I'm just kind of yammering right now, but I think my point is, I don't want my kids to grow up too fast. Who does, really? But then, there's always that little asshole out there, calling your kid a baby for reading certain books or playing certain games or watching certain TV shows… or believing in Santa.

So I say, Quiet down, little assholes!

Do not make my kids ashamed to be kids. And same goes to you, world-at-large. Do not turn them into mini-adults with you-tube blaring phones and cynical hair cuts. I want them to be kids for as long as possible. And then they can go to middle school, have it all tortured out of them, go to high school, look back on it in embarrassed fondness, go to college, decorate their dorm rooms with childhood kitsch, and then finally be adults who are comfortable enough with themselves to be able to enjoy all those childhood things again, without having to camouflage it in irony.

When your kid causes trouble, sometimes people will say "kids will be kids." Well, I hope so. Because I am a kid, and it will suck for my children to be more grown-up than I am.

Eye doctor redux

gilliam-esque clamps
through with twelve monkeys visits
done with eye doctor

Today was another visit to the dreaded eye doctor. As soon as the doctor took Ike-a-saurus from me, I snatched him back, grabbed the wee-er one, and high-tailed it out of there. We ran down 38th street searching for a bus to take to Anywhere But Here.

Not really.

But that's what I thought about.

Spoons, screaming… all of that happened again. It was really not fun again. Ike scream-cried and kicked this time, even worse than before. Night.Mare.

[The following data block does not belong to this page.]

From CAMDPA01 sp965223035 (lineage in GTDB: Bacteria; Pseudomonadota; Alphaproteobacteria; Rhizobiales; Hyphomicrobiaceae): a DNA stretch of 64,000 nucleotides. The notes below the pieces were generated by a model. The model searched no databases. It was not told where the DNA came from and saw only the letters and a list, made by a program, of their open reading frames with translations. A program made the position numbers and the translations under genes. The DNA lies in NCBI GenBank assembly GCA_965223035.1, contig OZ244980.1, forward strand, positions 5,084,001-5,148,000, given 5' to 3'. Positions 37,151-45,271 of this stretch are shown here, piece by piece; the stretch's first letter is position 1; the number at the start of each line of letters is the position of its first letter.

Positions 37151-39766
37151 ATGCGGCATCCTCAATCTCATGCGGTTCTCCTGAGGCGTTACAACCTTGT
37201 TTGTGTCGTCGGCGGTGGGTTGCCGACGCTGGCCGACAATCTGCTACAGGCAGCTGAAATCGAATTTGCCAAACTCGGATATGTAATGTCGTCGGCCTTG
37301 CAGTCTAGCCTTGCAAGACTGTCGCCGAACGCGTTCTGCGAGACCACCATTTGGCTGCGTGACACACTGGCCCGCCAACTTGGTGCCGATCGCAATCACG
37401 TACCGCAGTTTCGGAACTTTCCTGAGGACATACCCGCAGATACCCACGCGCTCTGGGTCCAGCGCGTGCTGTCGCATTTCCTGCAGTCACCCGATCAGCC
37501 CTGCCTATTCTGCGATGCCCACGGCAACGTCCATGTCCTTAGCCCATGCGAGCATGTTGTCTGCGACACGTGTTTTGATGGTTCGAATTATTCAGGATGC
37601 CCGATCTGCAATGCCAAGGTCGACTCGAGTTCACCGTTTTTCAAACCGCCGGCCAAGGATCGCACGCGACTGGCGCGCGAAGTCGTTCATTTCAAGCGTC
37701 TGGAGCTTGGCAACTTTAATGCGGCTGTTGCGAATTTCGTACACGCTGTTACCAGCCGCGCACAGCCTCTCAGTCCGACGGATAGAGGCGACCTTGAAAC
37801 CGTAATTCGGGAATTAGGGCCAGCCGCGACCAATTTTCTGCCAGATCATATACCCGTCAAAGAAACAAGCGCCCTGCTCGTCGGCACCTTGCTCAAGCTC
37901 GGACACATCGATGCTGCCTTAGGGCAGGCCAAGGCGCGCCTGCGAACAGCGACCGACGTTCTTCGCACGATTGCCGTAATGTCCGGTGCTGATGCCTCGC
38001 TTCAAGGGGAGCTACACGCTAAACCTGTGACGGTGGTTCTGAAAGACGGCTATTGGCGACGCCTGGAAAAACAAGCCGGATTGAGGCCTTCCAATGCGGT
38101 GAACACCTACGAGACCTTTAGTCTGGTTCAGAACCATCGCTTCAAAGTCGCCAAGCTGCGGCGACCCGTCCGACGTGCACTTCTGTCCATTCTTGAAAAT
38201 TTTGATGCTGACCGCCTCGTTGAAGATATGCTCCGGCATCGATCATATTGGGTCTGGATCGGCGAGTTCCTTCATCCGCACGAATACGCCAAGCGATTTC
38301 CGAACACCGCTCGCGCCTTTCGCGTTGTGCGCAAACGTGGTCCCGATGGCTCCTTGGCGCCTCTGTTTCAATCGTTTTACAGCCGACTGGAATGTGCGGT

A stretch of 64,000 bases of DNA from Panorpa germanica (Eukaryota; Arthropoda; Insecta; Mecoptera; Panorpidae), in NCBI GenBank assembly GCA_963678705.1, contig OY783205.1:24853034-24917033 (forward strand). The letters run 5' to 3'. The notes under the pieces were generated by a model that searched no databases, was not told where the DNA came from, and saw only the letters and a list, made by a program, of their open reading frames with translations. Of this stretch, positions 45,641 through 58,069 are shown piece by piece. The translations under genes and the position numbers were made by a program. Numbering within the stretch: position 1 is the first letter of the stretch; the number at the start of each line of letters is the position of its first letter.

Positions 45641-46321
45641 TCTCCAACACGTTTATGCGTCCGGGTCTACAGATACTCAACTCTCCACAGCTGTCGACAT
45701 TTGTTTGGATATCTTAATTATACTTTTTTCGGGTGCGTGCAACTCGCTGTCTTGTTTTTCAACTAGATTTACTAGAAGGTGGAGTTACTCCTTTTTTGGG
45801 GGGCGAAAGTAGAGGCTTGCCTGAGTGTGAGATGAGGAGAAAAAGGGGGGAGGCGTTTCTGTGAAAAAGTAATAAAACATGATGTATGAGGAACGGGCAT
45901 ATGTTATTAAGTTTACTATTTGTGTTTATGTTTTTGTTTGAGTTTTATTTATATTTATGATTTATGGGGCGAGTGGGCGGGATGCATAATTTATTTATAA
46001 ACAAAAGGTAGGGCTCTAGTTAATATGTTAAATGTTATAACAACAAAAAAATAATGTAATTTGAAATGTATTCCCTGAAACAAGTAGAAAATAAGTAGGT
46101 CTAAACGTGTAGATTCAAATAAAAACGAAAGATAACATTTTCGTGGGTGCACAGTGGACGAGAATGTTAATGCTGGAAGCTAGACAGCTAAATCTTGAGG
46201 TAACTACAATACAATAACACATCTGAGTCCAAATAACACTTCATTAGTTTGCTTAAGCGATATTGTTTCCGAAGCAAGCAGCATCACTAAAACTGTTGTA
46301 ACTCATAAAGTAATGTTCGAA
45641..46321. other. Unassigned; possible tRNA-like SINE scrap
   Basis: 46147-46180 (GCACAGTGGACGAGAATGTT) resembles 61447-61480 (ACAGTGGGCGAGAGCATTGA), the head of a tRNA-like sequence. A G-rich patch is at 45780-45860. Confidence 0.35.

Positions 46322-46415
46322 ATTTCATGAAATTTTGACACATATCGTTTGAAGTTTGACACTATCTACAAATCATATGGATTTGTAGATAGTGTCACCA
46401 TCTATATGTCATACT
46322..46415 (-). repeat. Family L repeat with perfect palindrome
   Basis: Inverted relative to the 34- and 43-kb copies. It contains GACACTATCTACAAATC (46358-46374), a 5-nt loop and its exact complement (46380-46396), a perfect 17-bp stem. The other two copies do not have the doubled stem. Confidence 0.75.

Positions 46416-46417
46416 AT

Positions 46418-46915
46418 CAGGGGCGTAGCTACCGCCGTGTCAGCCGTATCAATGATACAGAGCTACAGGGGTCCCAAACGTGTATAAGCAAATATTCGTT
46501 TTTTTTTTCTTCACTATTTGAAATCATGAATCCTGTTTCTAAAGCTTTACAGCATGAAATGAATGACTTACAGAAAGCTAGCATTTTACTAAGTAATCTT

It's done though. His eyes do not have ROP. They will not have ROP. He might be a little far-sighted and there is a chance he could have a cross-eyed thing that would need to be corrected (that's common with preemies, I'm told). But we're done with the spoons and the doctor's steampunk light-up headset of eyeball torture.

Thank God.


noticing some things
surroundings coming alive
as I open eyes

I won't admit to having a routine yet, but my surroundings are becoming less fuzzy as I acclimate to the lack of sleep.

It took me a week or so, but I noticed that my husband is growing a goatee. His adorableness was increasing day-by-day and I couldn't quite put my finger on it. Then, last night, while we were talking about bills I showed my propensity to be socially awkward, and to not notice things until waaay late.

HIM: "…and the hospital is going to let us pay a few hundred bucks a month for—–"
ME: "I like your face."
HIM: "Huh?"
ME: "Your face. There's hair on it."
HIM: "Oh, yeah, it's been growing for a week or so. Do you think it's filling in?"
ME: "Like Zorro! I will buy you a mask. Wait. Does Zorro have a goatee?"
HIM: "Can I chase you around?"
ME: "Wearing a Zorro mask? What if he doesn't have a goatee?"
HIM: "Does it matter?"
ME: "What were we talking about again?"

In other news, the wee-er one has discovered "bony." Thanks to the aforementioned hirsute one, there is bologna in the house ("All beef!" it proclaims, so I guess I should stop thinking of it as the landfill of deli meats).

The wee-er one has fallen in love with it. "I want my bony!" she demands. "Where is my bony?" It is reminiscent of the wee one's penchant for calling me Woody when he was around her age. It makes me giggle, which is often unfortunate… like when we're at the pediatrician's office and she asks our doctor if he likes bony, too.

And not to be left out, the wee one stumped me this afternoon when he narrowed his eyes into angry slits and accused me of preventing him from having a molt. "Preventing you from shedding your feathers?" I asked, confused. "Preventing you from losing your scaly skin?"

"No, Mom!" (because he calls me Mom, now) "A molt! A molt! Like Daddy gets!"
This stumped me even more. Does my husband molt? Is molt some first grade street slang for facial hair?
"Like at SONIC, Mom! A molt. A STRAWBERRY MOLT."
Ohhhh. A malt.
"A malt!" I said excitedly. Then I frowned. "Of course you can't have one. I'm not driving anywhere right now."

The fun thing about sleep deprivation is that everything is brought right to the surface. I only mean that partially sarcastically. Everything seems sillier when you're drunk on exhaustion, you know? And it's fun to be silly.

I have to stop writing this now, though, because the wee-er one is eating a dinosaur. It is bony, but not the right kind.